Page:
Tuesday, March 30, 2010
Thursday, March 18, 2010
With only a name and location to begin with, the search was begun to find out who he was. Fortunately the first name of his father was rather unique since the last name was very common. Using the message boards we found an obituary that mentioned him and his wife. Unfortunately they were both deceased. Their deaths were confirmed by the SSDI. Knowing where they died, we tried "ask a librarian" to look for an obituary. No obituary surfaced. Were there any children of this couple?
Back to the obituary which listed parents, step-siblings, nieces, and nephews of our person. Using whitepages.com we found addresses and phone numbers for a step-brother and an uncle of the person we were looking for. A response to a message board query associated our man's name with a probate issue. This discovery yielded a half brother and nephew. Phone calls were made, confirmations were made and a family was found!
Wednesday, March 17, 2010
Saturday, March 13, 2010
About 10 years ago, I decided to find out more about Adolph's family. It was challenging since my Hansens didn't consistently use the typical naming patterns. Also, when Adolph left Norway he traveled under his middle name of Halfdam. I finally found their emigration records from Norway by looking for his sister Dagny. Looking for help on the ancestry.com message boards, I made contact with a Norwegian author who was writing the biography of Adolph's father, Adolf Hansen. Adolf Hansen, born 1852, was a noted musical composer and the biography was in honor of his 150th birthday. The author and I wrote back and forth often and I was able to order a copy of the book and also received a recording of the concert of Adolf's music played for the birthday celebration.
Adolf, the composer, had 2 wives and 10 children most of whom I've been able to find. The Norwegian naming patterns appear to have been followed sporadically at best. Adolf was born Johannes Adolf Waldemar Hansen but later used Adolf Hansen. Looking for his father, I expected to find Hans? What I found was that his father's name was actually Martin Hansen. When I looked for my grandfather's christening records, I found him listed as Adolph Johannsen! A rose by any other name?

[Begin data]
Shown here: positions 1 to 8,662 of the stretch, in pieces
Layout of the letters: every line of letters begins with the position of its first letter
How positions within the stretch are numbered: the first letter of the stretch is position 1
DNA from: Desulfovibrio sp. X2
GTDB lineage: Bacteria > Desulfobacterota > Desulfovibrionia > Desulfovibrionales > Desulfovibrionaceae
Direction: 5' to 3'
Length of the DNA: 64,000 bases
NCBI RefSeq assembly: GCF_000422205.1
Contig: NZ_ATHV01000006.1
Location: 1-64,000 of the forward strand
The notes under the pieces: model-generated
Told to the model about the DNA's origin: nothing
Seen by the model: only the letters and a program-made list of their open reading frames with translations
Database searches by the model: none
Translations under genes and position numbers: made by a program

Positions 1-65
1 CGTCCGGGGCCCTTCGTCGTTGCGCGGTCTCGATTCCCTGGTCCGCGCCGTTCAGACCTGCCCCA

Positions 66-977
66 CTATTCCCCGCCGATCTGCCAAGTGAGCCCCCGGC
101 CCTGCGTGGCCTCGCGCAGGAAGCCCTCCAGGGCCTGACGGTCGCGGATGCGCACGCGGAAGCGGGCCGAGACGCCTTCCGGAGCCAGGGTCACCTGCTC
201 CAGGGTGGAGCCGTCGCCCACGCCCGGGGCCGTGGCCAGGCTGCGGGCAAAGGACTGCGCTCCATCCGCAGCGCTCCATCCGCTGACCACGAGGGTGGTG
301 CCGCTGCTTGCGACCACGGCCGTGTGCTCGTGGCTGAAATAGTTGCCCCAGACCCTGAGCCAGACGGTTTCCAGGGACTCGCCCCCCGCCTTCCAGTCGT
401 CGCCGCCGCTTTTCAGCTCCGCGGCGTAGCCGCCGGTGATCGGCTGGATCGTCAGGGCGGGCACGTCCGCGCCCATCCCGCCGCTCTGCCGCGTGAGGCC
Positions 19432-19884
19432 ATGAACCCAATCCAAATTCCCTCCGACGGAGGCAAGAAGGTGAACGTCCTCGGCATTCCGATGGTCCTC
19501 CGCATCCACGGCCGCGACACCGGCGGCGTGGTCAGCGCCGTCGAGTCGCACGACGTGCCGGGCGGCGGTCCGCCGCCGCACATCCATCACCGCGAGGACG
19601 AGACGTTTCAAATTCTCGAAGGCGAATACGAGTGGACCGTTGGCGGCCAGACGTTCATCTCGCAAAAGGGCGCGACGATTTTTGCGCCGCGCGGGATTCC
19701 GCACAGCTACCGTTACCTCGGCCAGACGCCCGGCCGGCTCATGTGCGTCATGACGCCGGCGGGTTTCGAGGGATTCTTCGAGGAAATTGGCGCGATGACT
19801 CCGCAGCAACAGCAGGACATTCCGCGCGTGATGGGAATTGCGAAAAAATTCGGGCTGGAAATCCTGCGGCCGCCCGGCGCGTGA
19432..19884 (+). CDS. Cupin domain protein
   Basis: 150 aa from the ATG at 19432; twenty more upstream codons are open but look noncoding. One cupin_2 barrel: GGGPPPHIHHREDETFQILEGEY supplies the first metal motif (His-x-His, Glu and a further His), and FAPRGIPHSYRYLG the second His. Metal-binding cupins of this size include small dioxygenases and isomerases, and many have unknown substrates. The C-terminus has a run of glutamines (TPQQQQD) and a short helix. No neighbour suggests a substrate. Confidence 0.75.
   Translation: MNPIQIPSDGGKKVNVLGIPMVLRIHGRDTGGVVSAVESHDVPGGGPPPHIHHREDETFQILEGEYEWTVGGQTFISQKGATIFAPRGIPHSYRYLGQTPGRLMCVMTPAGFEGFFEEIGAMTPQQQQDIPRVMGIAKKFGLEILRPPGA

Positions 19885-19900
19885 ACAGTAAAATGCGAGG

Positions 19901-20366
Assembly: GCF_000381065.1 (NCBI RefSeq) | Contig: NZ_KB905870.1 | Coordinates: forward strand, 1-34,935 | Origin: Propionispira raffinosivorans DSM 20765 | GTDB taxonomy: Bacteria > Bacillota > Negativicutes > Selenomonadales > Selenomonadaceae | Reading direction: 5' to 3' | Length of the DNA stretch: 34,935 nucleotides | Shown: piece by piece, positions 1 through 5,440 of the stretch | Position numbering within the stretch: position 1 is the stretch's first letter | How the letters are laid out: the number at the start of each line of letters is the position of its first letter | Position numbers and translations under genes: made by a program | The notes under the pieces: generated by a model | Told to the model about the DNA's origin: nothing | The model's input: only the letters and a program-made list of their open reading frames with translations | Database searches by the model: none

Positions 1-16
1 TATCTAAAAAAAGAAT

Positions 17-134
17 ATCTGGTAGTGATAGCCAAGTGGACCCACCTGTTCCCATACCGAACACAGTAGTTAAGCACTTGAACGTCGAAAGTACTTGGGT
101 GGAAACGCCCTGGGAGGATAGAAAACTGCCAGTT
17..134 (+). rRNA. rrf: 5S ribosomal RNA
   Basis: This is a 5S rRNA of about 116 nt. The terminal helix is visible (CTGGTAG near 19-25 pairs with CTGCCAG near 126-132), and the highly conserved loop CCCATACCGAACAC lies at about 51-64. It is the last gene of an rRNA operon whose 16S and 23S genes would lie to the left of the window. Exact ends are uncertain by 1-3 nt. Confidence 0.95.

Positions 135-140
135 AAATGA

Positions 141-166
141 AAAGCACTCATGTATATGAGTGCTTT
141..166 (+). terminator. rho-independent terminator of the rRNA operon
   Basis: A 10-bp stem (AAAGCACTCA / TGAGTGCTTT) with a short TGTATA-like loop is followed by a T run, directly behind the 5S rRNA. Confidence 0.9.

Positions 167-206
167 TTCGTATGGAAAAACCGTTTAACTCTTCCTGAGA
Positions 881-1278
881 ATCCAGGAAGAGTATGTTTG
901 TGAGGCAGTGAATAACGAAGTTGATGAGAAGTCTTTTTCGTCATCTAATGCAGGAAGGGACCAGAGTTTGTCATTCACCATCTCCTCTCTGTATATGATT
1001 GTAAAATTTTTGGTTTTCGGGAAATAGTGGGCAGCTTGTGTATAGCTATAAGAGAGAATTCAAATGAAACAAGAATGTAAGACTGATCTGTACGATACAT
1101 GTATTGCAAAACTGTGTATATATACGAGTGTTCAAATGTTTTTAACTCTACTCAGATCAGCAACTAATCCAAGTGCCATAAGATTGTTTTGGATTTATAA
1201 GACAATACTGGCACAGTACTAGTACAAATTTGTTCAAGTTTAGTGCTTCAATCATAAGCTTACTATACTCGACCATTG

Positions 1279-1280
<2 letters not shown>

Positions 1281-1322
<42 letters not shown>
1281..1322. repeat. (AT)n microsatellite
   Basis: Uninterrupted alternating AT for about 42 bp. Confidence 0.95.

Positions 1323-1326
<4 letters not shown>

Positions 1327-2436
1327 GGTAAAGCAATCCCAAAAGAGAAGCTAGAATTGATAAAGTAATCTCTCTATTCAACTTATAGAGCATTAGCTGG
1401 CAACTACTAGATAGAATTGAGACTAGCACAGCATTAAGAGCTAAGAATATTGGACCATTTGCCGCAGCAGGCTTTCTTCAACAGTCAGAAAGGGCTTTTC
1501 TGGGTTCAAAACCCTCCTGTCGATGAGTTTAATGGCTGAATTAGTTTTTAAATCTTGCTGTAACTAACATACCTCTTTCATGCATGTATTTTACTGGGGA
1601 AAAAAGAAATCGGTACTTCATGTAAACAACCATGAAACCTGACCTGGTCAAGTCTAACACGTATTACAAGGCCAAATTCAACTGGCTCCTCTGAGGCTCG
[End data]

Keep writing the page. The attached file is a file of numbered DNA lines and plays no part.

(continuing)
Tuesday, March 9, 2010
Looking at the unfamiliar records, I was struck by how similar they are to the European records I have been using. Church records are very detailed and names and dates are easily read.
I'll be using this site often now that it is time to start testing the Beta site.
Saturday, March 6, 2010
The church records from Villmar revealed that Georg Burbach (born in Oberselters) married Catharina Caspari in Villmar and they had three sons born there. Adam (b 1849 - d 1854 Villmar), Hermann (b 1852 Villmar - d 1896 Milwaukee, WI), John (b 1854 Villmar - d ? Milwaukee), George (b & d 1857 Milwaukee, WI), Helena (b 1868 Milwaukee, WI), and William (b 1870 Milwaukee, WI).
Exploring the Oberselters church records shows that the prolific Burbach family (George was one of 11 children) were farmers and remained in the village for over 100 years before they began to emmigrate. At this point I can go back to 1756 when Johan Jacob Burbach married Helena Mueller in Oberselters. On the marriage record Johan Jacob said he was born in Oberselters in 1713/1723. Guess I'll keep looking for him - it's an unsolved mystery.
Monday, March 1, 2010
Mrs. Snyder's Home Made Candies
Chicagoans used to salivate at the words Mrs. Snyder’s Home Made Candies.
That reaction was the result of Mrs. Ora Snyder’s recipes for candy and for business success: use high quality ingredients and hire high-quality staff; sell fresh candy; provide good value for the price; give your customers what they want.
These ingredients are basic fare in today’s business classes but Mrs. Snyder didn’t learn them in business school. She developed and tested her recipes on-the-job. Like many entrepreneurs of her day, she started with limited capital and without a business plan. She could of failed but she refused to.
Her story begins in the kitchen . . .
Ora learned to make candy as a child. But in 1909, when she was a worried wife and mother, she turned to it for economic stability. At night, her kitchen produced whipped crème chocolates, fudge, divinity, and other confections. By day she sold them in some unused space belonging to a Chicago peanut & coffee roaster. Her individual sales were small, five-, ten-, and fifteen-cents. But her volume grew quickly. After four months in business she was making $500 a month, about $9,600 in today’s dollars.
Ten years later she had four stores in Chicago's Loop. She was the subject of articles in national magazines and a co-founder of a national trade organization. Twenty years later she had ten shops. Newspapers covered her plans and purchases. She lectured at conferences. Lists of prominent, successful businesswomen published in Fortune magazine, The New York Times, The Chicago Tribune and other publications all included her.
By the time she died in 1948, Ora’s candy-kitchen-factory was cooking up confections to fill 16 retail shops daily. That’s quite a successful recipe.
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